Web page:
IPTV case shows that Interpretation of IT Patents may be 0’s or 1’s

IPTV case shows that Interpretation of IT Patents may be 0’s or 1’s

Mediatube Corp v Bell Canada, 2017 FC 6

Courts may take a more binary approach in interpreting the scope of IT patents.

In this Federal Court (“FC”) case, MediaTube Corp. (“MediaTube”) and NorthVu Inc. (“NorthVu”), brought allegations of infringement against Bell Canada and Bell Aliant Regional Communications (collectively, “Bell”). The alleged infringement involved an information technology (“IT”) patent, Canadian Patent No. 2,339,477 (“the ‘477 Patent”), entitled “Audio/Video Signal Redistribution System.” [2] The ‘477 Patent was invented by NorthVu and is licensed by MediaTube. [2] The plaintiffs asserted that Bell had infringed the ‘477 Patent with Bell’s Fibe TV and FibreOp TV, both of which are Internet Protocol Television (“IPTV”) services. [2]

The FC deemed the ‘477 Patent to be valid, but not infringed. [13] Costs were decided in Bell’s favour and were elevated by 50% to reflect the punitive damages claimed by MediaTube and the weak argument they had put forth. [13]

Background and Issues

The ’477 Patent was filed on July 30, 1999, issued on November 20, 2007 and is due to expire on July 30, 2019. [14] The invented device works by receiving a plurality of audio/video input signals in different formats and redistributing user-selected signals to multiple users over existing telephone wires. [18, 19] The parties were in agreement that the signals received may be either analog or digital, and while nothing in the ‘477 Patent explicitly excludes digital signals, it was written with an analog format in view. [25] As such, the FC decided to consider the following four issues: claim construction, validity, infringement and costs. [26]

Claim Construction, Validity and Infringement

Wording in the claims of the ‘477 Patent was agreed upon by both parties to be quite broad – broad enough even to encompass other unrelated modes of communication, such as fiber optics. [54, 66] As such, the FC did not find the claims to be plain and unambiguous. [58, 74] A purposive reading of the disclosure conveyed that the ‘477 Patent was envisioned for use with analog signals, not digital ones. [91] In regards to validity, the court did not find the ‘477 Patent invalid for anticipation, [116] obviousness [162] or lack of utility [179]. Thus, none of the claims of the ‘477 Patent were found to be invalid. [180] Finally, the FC did not find that any infringement of the ‘477 Patent had taken place. [225]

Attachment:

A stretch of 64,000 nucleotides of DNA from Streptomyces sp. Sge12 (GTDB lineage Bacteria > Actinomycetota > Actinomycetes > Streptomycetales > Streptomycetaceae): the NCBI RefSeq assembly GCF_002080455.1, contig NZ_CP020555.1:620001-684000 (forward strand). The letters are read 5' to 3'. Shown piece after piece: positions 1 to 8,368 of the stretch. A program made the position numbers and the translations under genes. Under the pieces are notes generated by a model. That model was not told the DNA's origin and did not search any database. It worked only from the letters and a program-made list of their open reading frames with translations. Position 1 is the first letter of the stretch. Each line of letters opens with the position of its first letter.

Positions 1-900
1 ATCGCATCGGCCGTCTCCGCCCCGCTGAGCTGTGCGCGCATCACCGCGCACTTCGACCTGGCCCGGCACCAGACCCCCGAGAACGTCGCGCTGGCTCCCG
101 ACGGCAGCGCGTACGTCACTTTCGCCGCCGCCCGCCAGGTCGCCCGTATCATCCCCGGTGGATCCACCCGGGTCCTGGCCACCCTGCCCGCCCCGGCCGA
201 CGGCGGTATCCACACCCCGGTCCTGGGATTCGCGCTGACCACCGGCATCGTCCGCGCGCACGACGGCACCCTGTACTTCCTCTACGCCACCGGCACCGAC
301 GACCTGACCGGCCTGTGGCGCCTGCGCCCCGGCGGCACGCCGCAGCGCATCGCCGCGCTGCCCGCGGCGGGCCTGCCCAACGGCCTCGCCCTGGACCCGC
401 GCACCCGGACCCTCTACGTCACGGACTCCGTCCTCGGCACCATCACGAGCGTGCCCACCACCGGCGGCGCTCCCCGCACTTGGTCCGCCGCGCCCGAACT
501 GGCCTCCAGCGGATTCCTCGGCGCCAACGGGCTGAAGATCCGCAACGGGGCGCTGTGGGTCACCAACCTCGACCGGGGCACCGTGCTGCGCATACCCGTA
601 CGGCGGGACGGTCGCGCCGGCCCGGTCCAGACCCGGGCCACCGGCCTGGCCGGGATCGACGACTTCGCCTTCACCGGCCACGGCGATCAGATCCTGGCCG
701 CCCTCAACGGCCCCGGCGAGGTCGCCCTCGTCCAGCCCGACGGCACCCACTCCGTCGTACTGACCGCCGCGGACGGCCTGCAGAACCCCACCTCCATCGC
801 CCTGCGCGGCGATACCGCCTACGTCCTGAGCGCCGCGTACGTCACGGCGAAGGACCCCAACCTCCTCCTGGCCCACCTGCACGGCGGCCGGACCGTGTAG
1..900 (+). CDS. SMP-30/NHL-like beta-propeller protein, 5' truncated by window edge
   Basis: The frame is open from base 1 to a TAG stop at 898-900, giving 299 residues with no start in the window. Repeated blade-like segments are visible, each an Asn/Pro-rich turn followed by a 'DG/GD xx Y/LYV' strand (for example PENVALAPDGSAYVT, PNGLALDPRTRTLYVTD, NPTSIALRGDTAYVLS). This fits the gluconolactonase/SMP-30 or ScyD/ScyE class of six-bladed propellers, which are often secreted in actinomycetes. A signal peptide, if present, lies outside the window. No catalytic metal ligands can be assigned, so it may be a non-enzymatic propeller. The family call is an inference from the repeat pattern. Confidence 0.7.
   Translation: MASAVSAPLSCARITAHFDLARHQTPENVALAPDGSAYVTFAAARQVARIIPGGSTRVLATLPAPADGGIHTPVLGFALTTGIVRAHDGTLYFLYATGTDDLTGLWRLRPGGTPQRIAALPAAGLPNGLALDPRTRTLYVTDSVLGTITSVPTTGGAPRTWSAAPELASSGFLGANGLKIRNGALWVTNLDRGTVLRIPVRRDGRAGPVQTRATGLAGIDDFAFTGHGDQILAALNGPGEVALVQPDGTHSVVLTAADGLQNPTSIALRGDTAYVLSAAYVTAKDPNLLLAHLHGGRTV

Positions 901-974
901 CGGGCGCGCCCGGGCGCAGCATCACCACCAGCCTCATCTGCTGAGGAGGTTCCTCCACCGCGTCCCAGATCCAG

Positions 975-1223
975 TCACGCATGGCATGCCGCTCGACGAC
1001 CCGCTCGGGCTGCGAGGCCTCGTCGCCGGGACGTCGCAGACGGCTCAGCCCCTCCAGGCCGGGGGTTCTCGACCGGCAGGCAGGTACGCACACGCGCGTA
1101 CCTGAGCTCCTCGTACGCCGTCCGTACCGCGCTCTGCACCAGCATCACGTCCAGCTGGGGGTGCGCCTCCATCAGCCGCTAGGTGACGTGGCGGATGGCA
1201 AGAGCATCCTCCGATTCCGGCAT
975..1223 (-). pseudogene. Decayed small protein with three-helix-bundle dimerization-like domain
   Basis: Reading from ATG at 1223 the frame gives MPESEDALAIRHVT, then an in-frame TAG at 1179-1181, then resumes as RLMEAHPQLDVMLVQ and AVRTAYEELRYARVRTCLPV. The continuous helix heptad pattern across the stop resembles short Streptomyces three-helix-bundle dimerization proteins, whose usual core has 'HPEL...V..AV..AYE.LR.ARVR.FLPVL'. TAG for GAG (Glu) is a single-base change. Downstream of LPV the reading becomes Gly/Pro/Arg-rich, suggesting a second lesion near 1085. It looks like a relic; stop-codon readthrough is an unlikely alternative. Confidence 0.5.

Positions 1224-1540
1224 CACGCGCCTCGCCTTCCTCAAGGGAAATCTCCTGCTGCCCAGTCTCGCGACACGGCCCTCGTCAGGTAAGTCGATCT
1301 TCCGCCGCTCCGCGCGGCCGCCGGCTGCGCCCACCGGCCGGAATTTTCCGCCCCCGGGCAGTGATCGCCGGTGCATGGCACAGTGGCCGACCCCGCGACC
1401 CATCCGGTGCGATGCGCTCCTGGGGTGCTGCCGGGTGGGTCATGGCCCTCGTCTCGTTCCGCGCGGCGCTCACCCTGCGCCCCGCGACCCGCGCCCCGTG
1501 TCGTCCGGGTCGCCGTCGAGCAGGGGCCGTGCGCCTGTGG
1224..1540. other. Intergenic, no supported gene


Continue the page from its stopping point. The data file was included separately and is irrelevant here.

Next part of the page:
Following the legal analysis, this case quickly became a discussion of costs. [226] Bell had successfully defended itself against the patent infringement allegations, and was therefore entitled to costs. [228] During the second round of discoveries, Bell had provided a set of “Corrected Information,” but the FC decided not to make any special awards for it. [235] The FC also refused to award aggravated costs for Bell’s allegations that MediaTube was a patent troll. [242] Bell had provided 753 prior art references during the litigation, but the FC did not impose any cost consequences against them for this multitude. [246] Ultimately, Bell was awarded costs, elevated by 50%, however, costs for the punitive damages claims were to be calculated on a solicitor-and-client basis. [268]


In Canada, it is rare for an information technology (IT) patent litigation matter go to trial and judgment. The paucity of Canadian IT patent-litigation makes way for pharmaceutical patent litigation to be the primary driver of Canadian patent jurisprudence. A number of important principles were canvassed in this case and the general principles derived from pharma-patent jurisprudence were perfectly applicable to these facts. Even though a broad range of issues were originally raised, the final issues were narrowed considerably by the parties during litigation, and the decision primarily focused on costs.